When guests step out of the aisles and into your trade show booth, is your team ready to make the most of that golden opportunity? Most event leads would answer with a resounding no. That’s not just a problem, it’s a crisis. Every minute of a live customer-facing event is a chance to make new connections, win new business, differentiate your brand, and convert prospects to solid leads. If your staff isn’t performing at their very best, it’s time for strong booth staff training.
There are two types of prospects walking past you on the trade show floor: Those who are there to do business, and those with no intention of stopping or interest in your service or solution. Both are prime targets and potentials for a sale. The difference between these two attendees isn’t those individuals, it’s your booth staffers.
Your onsite crew makes the difference between a hot lead and a missed opportunity. So ask yourself again, “Is my team up to the task? Are they present, engaged, energized, ready to respond, prepared to meet each potential customer with a smile and offer a compelling story that creates better connections?” They are your top shot at stronger ROI.
Trade shows and other customer-facing events take your salespeople and technical designers out of their element and thrust them into a spotlight that’s far beyond their comfort zones. But you can implementing three easy best-practice training exercises into your pre-event prep that will help assure higher degrees of interactive success.
1. Role-play your event as a guest
How does your staffer stand out from those around them? How comfortable are they stepping into the aisle, extending a hand, or asking what they can show to an attendee walking by? You might know how to handle these “simple” situations instinctively, but don’t assume your fellow employees share your hard-learned skills. Role-playing, where members of your sales and engineering staff take on the personas of different types of guests, gives the entire team a chance to act out multiple scenarios for one another, and assure more demos and more quality leads.
Once on site, walk the venue as you think your guests might. Rather than focus on your own brand and strength, try to think like an IT Manager for a company that’s never heard of yours or doesn’t know what they need from the show. What would they be looking for, and how would they view your booth staff? What kinds of questions might they ask and what sort of conversation should your team have with that prospect? These are all role play opportunities where practice can pay off in big ways.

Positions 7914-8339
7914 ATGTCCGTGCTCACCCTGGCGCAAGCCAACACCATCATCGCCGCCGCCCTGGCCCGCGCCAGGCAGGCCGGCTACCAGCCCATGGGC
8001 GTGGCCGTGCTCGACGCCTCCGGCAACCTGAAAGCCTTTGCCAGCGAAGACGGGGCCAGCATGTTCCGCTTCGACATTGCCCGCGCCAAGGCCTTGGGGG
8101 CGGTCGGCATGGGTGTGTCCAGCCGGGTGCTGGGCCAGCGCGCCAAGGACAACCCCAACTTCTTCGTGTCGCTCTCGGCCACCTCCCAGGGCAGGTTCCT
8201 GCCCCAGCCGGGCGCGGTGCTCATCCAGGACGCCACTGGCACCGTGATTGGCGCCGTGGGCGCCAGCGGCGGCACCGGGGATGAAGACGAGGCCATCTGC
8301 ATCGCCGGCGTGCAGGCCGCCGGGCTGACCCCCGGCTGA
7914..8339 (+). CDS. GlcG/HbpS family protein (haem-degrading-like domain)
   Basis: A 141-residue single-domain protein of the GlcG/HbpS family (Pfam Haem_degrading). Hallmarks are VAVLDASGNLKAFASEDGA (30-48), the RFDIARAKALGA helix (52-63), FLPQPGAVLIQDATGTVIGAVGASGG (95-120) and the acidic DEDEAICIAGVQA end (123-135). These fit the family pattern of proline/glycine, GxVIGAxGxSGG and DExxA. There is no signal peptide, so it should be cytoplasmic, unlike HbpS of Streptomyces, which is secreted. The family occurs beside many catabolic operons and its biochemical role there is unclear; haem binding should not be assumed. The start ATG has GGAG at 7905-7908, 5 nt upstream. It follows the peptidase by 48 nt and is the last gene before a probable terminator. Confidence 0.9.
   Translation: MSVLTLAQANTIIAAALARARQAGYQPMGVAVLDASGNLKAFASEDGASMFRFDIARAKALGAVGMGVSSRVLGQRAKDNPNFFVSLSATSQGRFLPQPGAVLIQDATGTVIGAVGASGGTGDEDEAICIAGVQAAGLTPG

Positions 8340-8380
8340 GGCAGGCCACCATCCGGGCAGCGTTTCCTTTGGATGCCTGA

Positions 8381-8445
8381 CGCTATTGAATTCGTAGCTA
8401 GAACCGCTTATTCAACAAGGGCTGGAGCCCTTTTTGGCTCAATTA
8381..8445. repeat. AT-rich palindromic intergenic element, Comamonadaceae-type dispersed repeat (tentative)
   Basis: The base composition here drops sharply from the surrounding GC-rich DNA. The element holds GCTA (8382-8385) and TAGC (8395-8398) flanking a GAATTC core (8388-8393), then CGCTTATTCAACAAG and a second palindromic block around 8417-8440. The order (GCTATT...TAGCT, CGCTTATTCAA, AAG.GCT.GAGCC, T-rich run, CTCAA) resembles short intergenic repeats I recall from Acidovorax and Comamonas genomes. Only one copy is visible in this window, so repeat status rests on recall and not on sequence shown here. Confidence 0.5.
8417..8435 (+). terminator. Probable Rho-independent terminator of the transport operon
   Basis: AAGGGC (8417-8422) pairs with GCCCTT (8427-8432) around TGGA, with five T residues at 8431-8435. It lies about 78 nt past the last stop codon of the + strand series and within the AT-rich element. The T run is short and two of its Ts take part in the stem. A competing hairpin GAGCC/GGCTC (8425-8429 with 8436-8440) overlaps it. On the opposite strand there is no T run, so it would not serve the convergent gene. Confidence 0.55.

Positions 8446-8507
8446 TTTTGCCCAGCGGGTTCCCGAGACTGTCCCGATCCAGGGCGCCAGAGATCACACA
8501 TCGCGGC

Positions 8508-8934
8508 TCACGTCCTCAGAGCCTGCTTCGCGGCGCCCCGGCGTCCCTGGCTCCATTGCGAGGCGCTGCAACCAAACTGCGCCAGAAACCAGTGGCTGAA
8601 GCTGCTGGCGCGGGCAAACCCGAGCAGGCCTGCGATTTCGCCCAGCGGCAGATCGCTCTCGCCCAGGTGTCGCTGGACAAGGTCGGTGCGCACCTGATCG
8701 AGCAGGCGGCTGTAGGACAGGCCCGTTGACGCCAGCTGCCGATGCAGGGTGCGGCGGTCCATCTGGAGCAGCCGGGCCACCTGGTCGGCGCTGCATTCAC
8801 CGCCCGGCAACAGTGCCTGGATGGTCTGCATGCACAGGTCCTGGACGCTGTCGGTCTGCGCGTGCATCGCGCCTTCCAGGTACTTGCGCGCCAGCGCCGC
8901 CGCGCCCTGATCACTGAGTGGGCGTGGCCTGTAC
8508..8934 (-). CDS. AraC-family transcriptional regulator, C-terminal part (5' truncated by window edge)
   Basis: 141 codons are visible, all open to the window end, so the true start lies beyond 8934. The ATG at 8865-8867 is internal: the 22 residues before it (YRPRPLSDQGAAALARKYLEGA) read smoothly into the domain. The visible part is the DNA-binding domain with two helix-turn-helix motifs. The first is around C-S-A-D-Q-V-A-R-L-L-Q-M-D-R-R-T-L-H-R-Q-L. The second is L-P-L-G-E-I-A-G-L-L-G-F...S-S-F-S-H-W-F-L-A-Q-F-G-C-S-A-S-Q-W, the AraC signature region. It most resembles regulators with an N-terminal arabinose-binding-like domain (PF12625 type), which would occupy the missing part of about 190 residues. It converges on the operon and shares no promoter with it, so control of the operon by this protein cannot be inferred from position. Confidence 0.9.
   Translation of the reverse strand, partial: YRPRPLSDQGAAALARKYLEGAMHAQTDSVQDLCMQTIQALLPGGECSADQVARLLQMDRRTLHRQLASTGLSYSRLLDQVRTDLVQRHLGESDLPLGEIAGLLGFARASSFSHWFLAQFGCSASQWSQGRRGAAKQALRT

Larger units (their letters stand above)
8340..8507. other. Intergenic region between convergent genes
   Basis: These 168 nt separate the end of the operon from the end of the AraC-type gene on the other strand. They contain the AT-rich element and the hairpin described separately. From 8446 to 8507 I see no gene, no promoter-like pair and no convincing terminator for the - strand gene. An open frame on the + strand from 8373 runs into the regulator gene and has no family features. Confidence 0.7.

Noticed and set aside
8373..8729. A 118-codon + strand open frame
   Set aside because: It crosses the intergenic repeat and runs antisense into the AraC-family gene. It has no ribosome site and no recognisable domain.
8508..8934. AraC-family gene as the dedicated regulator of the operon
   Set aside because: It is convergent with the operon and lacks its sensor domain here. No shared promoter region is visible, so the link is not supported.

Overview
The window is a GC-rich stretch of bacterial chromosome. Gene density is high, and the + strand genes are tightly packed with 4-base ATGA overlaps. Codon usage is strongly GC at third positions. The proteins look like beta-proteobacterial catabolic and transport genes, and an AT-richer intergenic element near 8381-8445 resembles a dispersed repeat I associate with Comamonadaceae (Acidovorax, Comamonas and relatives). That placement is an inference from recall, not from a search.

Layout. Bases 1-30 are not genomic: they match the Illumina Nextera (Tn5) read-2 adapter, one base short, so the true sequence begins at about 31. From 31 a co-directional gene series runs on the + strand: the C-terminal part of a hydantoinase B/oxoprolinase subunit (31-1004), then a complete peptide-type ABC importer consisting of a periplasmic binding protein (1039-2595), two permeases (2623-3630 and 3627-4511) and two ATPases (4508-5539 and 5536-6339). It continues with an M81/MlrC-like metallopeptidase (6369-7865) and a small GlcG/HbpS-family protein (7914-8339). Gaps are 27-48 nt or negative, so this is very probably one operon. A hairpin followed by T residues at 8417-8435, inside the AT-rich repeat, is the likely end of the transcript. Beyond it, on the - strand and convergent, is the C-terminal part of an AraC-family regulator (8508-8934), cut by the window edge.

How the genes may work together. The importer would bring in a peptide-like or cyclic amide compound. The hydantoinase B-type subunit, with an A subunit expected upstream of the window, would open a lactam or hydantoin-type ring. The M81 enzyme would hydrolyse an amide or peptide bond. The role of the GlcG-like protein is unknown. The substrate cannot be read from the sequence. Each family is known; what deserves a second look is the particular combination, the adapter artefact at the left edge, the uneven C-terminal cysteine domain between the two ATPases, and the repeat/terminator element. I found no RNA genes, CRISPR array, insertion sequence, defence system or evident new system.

So many role play ideas are out there. Imagine you’re a member of the press seeking their next story as they pass by your booth. Think like a systems integrator hunting for that next big idea. Role play among your team taking on these different personas and see how those conversations flow or wilt. Understanding how your potential guests are walking that same show floor will deliver keen insights into how your booth and staff perform. Pass these real-time insights along to your staffers throughout the show and they’ll achieve greater success for your brand.
2. Allow enough time for training
Waiting to train your booth staff until one hour before your event isn’t enough. It’s more convenient and saves a few dollars, but it’s a highly ineffective strategy that wastes time and nets no measurable result. Your staff can’t internalize your instructions that quickly, and you’re preaching to a distracted choir who each have too many other things to do in that moment as prepare for show open.
Hold strong training sessions prior to the team’s arrival at the show venue, either at HQ or online or both. Make your trainings more appealing by offering food or organizing a follow-up social gather. Create incentives. Bring in executives to cheer the team on. Clearly show how their best efforts can pay off for them and for the entire company. The more excited your staff are about their own success at the upcoming event, the more enthusiastic they’ll be onsite with your guests. Reinforce these valuable lessons in the booth before event kickoff, during, and after the show. You’ll see great results.
3. Praise them, thank them, and thank them again
Your staffers have jobs. While they’re working your trade show, they’re taking on a second job, one that pulls them away from their primary responsibilities for 2-4 days or more. They’re stressed, and most are only there because they have to be. What can you do to address that challenge and make them happier to work your booth?
Remember that boss who never praised or thanked you for all your hard work? Don’t be that boss. Make sure your team feels they’re each a valued key to the show’s success and directly responsible for making your brand shine. Because on that show floor they are your brand. They are you. Their actions and interactions reflect directly on the company. The more they feel supported, appreciated, and respected, the more likely they are to adopt your goals and vision of event success.
Recognize your staff before, during, and after your event. Acknowledge that they are your measure of success. They’ll show their gratitude with improved, engaged performance. A positive experience also increases the likelihood they’ll readily volunteer to staff your future events. That saves you and your stakeholders the trouble of re-recruiting and re-teaching inexperienced staff on the next outing.